Employees are questioning why they work – what is it for? how can we do it better? The result is a “new era of humanity,” according to Korn Ferry. Among the ways organizations will reinvent themselves in response are to become more fluid with flatter, non-hierarchical structures and formalized hybrid models of working.[2] One report suggests that “human relations” will take the place of “human resources.”[3]

McKinsey has laid out 9 themes important to employees in the future workplace:[4]

Supporting employee perspectives about reimagining the workplace experience, a Gartner survey of 52 HR executives in 2020 found that companies were already moving ahead with changes:

  • 94% of companies made significant investments in their well-being programs
  • 85% increased support for mental health benefits
  • 50% increased support for physical well-being
  • 38% increased support for financial well-being[5]

Read more >

For university marketing professionals – and for the presidents for whom they work – the Covid-19 pandemic changed everything.

That’s the conclusion of Dr. Teresa Flannery, who was in the midst of writing her book, How to Market a University, when the pandemic swept over the world and forced instantaneous change on higher education.

“The pandemic has made apparent the value of the work that we do on literally a daily, almost hourly, basis,” she says. “The value of our work has never been greater, [particularly for] the strategic communications area.”

She adds that the pandemic underscored the importance of the marketing tools necessary “in order to do this well, like enterprise customer relations management that makes all of our communications with stakeholders about the pandemic more efficient, accurate and measurable.” Read more >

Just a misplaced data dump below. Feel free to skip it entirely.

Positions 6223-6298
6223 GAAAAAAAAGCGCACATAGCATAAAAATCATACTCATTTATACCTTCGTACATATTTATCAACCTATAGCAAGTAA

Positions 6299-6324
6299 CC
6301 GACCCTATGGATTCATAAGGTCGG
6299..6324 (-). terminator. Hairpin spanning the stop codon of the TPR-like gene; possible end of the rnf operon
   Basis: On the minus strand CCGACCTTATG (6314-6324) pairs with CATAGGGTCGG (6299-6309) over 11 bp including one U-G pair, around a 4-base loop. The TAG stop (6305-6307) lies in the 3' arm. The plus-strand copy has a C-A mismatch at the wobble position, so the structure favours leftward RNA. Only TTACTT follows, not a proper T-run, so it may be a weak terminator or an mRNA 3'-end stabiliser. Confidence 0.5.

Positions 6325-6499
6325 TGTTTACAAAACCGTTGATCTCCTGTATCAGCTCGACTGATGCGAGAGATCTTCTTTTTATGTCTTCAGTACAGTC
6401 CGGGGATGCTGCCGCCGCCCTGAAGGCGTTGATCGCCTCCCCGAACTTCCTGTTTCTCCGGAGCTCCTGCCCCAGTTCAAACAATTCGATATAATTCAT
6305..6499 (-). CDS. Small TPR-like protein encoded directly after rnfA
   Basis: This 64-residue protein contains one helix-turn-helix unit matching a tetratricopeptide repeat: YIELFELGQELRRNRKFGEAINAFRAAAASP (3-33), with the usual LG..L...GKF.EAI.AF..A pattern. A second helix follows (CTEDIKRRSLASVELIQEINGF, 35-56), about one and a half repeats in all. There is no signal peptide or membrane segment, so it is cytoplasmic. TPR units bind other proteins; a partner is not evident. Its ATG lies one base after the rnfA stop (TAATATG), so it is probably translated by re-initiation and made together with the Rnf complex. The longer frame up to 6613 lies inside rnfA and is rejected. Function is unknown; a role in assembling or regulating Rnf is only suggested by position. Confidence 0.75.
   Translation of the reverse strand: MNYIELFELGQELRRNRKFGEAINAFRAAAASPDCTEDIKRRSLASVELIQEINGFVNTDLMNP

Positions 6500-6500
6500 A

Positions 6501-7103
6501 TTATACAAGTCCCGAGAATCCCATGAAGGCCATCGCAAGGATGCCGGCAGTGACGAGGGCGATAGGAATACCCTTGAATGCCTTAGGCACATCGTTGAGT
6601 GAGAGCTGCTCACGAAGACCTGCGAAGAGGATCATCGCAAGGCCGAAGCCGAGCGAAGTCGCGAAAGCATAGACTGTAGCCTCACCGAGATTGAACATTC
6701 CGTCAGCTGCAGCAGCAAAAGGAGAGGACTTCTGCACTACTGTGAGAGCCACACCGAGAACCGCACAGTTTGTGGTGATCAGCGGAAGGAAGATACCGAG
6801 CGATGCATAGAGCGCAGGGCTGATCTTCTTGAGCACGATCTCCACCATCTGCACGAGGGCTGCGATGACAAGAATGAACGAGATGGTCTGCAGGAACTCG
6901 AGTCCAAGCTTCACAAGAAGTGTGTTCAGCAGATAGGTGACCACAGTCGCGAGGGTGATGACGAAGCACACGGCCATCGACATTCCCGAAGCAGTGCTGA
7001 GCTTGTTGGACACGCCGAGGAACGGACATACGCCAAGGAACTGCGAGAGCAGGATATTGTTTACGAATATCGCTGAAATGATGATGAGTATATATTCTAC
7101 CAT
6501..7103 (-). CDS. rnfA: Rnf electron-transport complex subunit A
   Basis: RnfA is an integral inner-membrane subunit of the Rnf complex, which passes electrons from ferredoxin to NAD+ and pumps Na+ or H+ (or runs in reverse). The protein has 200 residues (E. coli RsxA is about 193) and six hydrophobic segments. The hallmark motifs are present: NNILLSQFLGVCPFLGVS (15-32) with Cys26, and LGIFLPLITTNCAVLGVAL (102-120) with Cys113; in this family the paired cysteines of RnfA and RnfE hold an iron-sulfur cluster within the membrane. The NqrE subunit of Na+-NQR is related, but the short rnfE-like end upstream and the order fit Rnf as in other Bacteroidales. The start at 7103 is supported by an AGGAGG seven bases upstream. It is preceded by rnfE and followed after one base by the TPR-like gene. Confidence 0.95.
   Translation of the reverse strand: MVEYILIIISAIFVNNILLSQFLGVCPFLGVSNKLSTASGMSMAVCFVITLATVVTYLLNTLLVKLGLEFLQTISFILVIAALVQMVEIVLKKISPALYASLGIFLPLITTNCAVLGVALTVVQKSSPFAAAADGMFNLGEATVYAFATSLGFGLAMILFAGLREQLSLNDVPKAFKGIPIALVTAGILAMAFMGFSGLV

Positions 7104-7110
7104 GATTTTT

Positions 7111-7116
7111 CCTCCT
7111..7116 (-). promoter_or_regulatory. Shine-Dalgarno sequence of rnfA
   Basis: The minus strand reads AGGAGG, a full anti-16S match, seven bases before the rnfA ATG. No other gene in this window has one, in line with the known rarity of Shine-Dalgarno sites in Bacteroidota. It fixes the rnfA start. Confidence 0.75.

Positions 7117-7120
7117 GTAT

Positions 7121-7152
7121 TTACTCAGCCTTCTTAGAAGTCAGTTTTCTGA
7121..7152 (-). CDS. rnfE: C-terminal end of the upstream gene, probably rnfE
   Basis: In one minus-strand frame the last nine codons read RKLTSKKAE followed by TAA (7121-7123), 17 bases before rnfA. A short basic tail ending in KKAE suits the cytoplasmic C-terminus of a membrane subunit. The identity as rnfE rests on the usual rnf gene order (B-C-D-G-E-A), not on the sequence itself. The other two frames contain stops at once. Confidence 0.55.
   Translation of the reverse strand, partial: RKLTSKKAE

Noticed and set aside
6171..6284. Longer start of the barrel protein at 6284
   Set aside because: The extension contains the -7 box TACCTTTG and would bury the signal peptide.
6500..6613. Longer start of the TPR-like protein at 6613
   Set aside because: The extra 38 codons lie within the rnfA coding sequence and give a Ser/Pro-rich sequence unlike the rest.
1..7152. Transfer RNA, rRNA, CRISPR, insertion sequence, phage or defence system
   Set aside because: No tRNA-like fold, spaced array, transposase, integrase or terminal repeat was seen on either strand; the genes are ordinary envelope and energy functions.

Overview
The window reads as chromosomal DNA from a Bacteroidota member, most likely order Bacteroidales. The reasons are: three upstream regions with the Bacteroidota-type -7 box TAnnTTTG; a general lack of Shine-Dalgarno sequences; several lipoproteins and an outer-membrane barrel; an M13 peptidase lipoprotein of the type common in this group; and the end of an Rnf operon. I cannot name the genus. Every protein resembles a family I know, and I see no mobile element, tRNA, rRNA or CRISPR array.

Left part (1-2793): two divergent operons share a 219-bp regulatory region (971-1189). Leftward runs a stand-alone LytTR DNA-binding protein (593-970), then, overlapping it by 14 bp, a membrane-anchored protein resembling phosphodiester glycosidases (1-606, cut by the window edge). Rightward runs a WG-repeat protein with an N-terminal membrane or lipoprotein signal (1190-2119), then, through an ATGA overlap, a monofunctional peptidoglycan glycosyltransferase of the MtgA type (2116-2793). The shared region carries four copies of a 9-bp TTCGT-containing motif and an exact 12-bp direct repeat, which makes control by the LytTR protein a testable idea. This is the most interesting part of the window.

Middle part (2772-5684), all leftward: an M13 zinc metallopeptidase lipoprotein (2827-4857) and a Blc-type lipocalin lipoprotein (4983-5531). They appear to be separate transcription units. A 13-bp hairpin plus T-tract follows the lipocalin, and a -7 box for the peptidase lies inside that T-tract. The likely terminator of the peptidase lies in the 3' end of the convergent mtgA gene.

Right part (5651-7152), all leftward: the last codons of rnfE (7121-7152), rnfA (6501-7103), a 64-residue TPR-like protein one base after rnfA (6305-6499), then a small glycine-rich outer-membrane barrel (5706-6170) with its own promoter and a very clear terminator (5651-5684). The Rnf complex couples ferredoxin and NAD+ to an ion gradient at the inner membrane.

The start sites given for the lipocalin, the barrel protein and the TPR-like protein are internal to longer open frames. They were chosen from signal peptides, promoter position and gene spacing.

As more arms get vaccinated and society creaks open its doors to a semblance of normalcy, workers and organizations are considering how, when and if they should return to their shuttered offices and classrooms.

First, there’s no one answer, just as there’s no one type of industry. Clearly, many professions have successfully shifted to a blend of virtual and in-office work to provide for customers; telemedicine being a primary example. Many restaurants, unable to serve customers inside, quickly ramped up online ordering and delivery services to try and weather the emergency until they can safely reopen.

But coaxing office workers back into the office is giving managers some pause as they weigh the advantages of continuing remote work and reducing real estate overhead. These trends have only strengthened the broader trend toward remote work and the rethinking of office space and office real estate as we know it.  The conversation now is moving in the direction of providing a hybrid workplace — one that provides the flexibility and security of virtual work, while preserving the need for office space to safely collaborate, launch new initiatives and mentor coworkers.